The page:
Some months later, an Allianz representative broke the news: There was a big problem with her travel insurance claim. A non-itemized credit card receipt was not sufficient documentation to prove that she’d been hurt on vacation. Nor did it verify that she had received necessary treatment for her injuries.

Molly explained to the Allianz agent that the hospital had given her no treatment records. She also pointed out that the Allianz phone representative had made a mistake by telling her that a receipt would be sufficient to file her travel insurance claim. This agent recommended that Molly send the hospital a request for her records.

So Molly sent off that request to the hospital but received no response. Then she asked for help from her acquaintance in Mexico — the man who had come to her rescue on the day of her escape. That friend went to the hospital and asked for the medical records Molly needed. But the hospital staff turned him down.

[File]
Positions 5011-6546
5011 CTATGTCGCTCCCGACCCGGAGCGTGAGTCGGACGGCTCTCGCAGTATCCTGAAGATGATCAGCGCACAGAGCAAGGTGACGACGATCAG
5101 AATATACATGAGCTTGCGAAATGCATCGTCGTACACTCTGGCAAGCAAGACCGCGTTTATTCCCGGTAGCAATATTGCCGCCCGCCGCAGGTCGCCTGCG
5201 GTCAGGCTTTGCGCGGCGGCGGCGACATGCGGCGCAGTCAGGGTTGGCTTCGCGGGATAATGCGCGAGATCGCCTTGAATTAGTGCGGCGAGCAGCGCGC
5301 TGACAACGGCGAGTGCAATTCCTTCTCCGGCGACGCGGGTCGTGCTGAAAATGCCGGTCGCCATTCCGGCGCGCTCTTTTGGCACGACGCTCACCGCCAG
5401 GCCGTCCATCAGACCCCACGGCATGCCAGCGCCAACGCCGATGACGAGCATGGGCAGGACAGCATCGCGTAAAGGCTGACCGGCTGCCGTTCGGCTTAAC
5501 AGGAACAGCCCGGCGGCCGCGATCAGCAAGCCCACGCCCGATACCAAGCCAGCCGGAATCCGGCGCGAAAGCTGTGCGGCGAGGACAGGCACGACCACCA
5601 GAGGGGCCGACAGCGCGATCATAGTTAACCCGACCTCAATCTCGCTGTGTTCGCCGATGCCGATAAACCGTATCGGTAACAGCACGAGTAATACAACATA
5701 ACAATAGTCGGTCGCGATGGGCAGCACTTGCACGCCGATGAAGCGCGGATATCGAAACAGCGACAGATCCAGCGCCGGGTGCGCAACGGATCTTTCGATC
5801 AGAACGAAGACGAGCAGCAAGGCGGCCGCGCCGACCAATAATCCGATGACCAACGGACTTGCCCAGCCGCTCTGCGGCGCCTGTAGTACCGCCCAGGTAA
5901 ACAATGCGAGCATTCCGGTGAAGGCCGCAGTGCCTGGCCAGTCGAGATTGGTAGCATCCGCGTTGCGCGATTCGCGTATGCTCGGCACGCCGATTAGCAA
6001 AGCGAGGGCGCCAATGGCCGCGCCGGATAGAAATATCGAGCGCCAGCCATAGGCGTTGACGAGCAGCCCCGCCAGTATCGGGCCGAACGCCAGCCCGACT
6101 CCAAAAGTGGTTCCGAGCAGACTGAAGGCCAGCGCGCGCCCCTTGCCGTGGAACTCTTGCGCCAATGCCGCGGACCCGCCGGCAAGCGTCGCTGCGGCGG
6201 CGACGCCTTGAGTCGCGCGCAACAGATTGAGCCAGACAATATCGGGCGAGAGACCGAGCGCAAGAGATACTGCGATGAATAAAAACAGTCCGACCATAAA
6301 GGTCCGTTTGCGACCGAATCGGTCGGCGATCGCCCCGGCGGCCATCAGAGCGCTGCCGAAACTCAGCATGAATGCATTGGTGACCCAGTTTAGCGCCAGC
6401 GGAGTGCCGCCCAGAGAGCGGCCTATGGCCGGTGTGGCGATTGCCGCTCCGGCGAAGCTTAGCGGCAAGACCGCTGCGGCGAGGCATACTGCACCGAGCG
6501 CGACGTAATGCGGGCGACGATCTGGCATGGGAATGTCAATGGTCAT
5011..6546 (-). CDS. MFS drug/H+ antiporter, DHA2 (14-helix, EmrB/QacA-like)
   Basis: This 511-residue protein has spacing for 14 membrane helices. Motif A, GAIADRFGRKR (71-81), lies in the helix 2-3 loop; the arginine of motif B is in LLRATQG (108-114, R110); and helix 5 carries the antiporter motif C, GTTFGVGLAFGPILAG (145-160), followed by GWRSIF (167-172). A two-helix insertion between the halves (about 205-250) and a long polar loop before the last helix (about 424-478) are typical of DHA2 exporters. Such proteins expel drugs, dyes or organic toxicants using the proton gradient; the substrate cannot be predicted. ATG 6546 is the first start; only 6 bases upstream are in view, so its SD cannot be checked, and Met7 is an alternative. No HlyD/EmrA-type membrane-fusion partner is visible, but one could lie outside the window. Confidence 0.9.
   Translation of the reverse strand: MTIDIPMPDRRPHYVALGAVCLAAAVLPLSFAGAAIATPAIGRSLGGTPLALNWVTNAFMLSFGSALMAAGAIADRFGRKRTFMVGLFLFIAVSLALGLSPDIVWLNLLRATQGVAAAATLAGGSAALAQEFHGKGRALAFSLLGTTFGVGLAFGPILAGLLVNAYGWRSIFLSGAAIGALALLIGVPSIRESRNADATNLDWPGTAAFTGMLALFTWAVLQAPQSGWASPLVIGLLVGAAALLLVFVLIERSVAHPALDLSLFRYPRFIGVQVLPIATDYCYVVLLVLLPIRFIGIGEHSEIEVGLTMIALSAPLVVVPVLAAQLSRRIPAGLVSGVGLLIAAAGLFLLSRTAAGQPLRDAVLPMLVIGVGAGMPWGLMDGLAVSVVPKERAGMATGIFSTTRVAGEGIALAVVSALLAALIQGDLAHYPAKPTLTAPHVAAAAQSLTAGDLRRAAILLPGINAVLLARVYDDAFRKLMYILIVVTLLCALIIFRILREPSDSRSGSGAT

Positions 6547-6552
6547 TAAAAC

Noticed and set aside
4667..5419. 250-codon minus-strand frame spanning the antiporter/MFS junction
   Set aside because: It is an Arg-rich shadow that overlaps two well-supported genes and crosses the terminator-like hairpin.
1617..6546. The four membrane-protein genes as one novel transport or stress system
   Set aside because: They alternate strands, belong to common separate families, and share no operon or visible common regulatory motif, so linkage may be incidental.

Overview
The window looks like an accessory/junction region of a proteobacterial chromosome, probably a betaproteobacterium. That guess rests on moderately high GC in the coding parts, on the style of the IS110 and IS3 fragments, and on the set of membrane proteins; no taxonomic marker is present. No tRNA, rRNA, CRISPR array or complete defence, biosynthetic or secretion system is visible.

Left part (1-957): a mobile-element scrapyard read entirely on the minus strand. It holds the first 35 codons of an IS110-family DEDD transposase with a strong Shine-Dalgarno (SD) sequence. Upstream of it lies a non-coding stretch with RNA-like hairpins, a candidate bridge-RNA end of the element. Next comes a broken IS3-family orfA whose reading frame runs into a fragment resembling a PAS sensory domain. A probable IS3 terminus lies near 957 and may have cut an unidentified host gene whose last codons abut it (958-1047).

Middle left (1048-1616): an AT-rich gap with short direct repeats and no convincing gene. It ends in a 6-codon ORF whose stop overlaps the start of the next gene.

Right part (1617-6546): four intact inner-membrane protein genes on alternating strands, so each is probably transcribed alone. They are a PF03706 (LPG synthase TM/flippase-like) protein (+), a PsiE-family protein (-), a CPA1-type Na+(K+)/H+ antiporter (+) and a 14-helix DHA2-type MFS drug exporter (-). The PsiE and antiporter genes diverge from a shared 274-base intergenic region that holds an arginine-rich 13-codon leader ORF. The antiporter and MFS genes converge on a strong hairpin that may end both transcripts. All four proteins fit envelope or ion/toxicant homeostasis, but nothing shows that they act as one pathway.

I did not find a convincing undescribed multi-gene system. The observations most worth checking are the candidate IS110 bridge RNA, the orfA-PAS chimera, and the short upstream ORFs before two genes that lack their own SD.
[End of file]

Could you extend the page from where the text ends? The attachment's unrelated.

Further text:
Another travel insurance mistake: expecting Medicare to cover international treatment

Frustrated by the roadblocks she was hitting, Molly decided to try something else. She filed an insurance claim with Medicare, her primary medical insurance. That plan soon proved as fruitless as every other.

Unfortunately, many consumers make the mistake of assuming they don’t need travel insurance because of their Medicare coverage.  To be clear: Basic Medicare does not cover you if you get sick or hurt on an international vacation.